Tag: flipboard

George R.R. Martin gets his own Flipboard magazine

Posted by – September 21, 2013

World of Ice and Fire Flipboard magazineUp until recently, I’d been extremely selective about the “Song of Ice and Fire” commentary and analysis I paid attention to. The Westeros.org wiki can be a spoiler-laden minefield to navigate while you’re still trekking through the existing books, and I have no regrets yet about allowing BoiledLeather.com into my life. I was wrapping up an epic read through the latter’s chapter remix of A Feast for Crows and A Dance with Dragons, though, and since it was my first time looking at both of those books, the goal had been to let as many shocks and delights unfold in their full glory as possible.

I’m 100% caught up on the series now, however, so I have no qualms about reading the new George R.R. Martin Flipboard magazine that Random House has launched. The publisher is actually backing two such author-themed ventures right now, one for Martin and one for author Margaret Atwood. And the more I think about them, the more I think these magazines mark a pretty smart move on Random House’s part.

Now, I’ve been on the fence and off again about Flipboard since I first tried it out on my first-gen (now aging, slow and nearly useless) iPad. At first glance, my thoughts were, “Why do I need an RSS reader that shows me fewer headlines at a time and requires more gestures and navigation to see everything I want to see?” Nevertheless, the interface and design have grown on me. Flipboard is a clever platform for tablet (and smartphone) reading when the content plays nicely with it. A lot of publishers just sort of show up, and some barely look like they care about being in Flipboard at all, but when it works, it works well, and I hope the library of accessible publishers who don’t make you click through to a web browser continues to grow.

Fan magazines like this new George R.R. Martin one seem like sensible fits, though, in theory. As I mentioned before, I’m not a big fan of Flipboard stories that require normal web browser viewing, but for magazine-type articles with curated content being mixed in, I could see “The World of Ice and Fire” working out really well. The iPad is where I do most of my novel reading these days, and having a magazine-like experience to complement that makes a lot of sense on Flipboard, both for reader use and an easy option for book publishers, who (let’s face it) can use all the help they can get to corral and connect with audiences these days. I’d love to see some similar Haruki Murakami and Salman Rushdie options show up to the party as well.

Where Microsoft is catching up with Apple and vice versa

Posted by – December 19, 2011

My personalized cover to Flipboard this morning, featuring an Instagram photo from Sean Dove.

2011 was an exciting year for consumer tech developments. As Apple continued to devour market share in the PC market, Microsoft got behind their Kinect controller and got together with Nokia to give the Windows Phone platform a bigger push. I don’t think that you’ll find too many critics willing claim that Microsoft has been ahead of the game in the mobile or desktop OS markets over the last few years, but some notable apps and news stories have percolated recently that offer a little perspective on the battlegrounds and cross-pollinations that will be worth watching in 2012.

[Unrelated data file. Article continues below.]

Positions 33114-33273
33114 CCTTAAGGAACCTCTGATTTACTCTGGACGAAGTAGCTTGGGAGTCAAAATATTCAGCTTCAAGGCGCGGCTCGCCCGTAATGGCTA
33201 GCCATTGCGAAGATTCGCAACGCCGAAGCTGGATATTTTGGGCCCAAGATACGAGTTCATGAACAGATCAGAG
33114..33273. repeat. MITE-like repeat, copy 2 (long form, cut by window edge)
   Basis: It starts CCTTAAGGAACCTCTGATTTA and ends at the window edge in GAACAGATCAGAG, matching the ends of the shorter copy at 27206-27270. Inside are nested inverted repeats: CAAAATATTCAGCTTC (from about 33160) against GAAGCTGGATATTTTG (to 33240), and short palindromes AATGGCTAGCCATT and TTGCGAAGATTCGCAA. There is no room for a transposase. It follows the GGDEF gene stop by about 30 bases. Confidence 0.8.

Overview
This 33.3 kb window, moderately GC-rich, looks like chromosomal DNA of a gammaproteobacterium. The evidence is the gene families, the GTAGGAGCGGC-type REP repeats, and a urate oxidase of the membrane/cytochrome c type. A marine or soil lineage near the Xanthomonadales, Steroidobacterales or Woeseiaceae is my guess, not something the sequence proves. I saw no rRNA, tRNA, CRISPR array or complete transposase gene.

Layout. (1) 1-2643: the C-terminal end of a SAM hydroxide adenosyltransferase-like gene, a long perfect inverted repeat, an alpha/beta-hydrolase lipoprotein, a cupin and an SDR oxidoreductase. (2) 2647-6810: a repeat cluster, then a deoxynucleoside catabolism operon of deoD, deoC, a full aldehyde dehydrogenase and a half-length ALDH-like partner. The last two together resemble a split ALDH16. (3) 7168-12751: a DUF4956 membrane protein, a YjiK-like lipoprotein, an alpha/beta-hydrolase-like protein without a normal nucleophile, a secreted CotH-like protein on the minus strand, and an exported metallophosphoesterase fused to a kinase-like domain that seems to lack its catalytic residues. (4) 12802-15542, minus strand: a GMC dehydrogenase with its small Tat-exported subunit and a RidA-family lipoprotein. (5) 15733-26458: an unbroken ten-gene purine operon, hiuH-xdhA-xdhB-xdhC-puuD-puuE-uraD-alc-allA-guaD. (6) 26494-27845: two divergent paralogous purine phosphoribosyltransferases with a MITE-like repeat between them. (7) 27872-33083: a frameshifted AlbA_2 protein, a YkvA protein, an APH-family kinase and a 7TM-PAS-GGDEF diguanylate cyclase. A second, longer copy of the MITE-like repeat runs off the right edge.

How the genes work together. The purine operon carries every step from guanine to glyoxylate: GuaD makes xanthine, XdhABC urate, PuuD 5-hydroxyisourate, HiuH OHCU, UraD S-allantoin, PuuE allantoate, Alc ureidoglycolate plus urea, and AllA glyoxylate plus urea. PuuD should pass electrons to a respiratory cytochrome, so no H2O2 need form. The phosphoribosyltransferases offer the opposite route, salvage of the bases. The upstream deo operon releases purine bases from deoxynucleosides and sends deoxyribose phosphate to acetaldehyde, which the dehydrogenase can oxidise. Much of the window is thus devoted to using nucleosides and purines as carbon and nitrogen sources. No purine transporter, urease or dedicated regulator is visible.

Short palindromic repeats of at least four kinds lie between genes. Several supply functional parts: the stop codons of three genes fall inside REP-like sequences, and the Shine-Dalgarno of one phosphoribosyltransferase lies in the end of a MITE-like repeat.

• First is the insurgence of Windows Phone-looking design concepts that have been making their way onto the iPhone. Like Bing vs. Google, Windows Phone interface designs have differentiated themselves from traditional iPhone dev schools of design. When I think of Windows Phone screens, I think of tight grids with big, sharp-edged boxes and icons that often just sink into the nav bar, rather that bubbling up on additional shapes. Both the Flipboard and Xbox Live apps have introduced such things to my daily mobile experiences recently, and I think that both work marvelously overall.

• The television market is another place that’s going to be fun to observe in 2012. I looked at a Google TV last year at about this time, and I’ve been testing out an Apple TV over the last couple of weeks. The Wall Street Journal reports that voice commands will likely be a part of the next generation of Apple TVs. Apple already has Siri out in the wild on the iPhone 4S, which no doubt means that they have been gathering lots more user data to funnel into a better voice interface for home entertainment systems. Microsoft began experimenting with a limited set of voice commands when it launched Kinect, so both companies are obviously looking at similar issues and looking for ways to distinguish themselves.

The Apple TV, from what I’ve experienced thus far, differentiates itself by emphasizing AirPlay, the ability to stream content directly from iPhones and iPads. Additionally, Apple seems to have been thinking about things from a Nintendo Wii U perspective, allowing developers to implement two-screen gaming experiences.

I think the Google TV largely failed out of the gate due to some poorly executed (and in many cases, un-executed) partnerships, but I’m sure it will remain a player to some extent as well. I’m looking forward to seeing what other trends and developments appear in 2012. Although, I won’t lie to you; in the voice-recognition race, I care a great deal more about who will finally bring me some software that does a halfway decent job of transcribing interviews.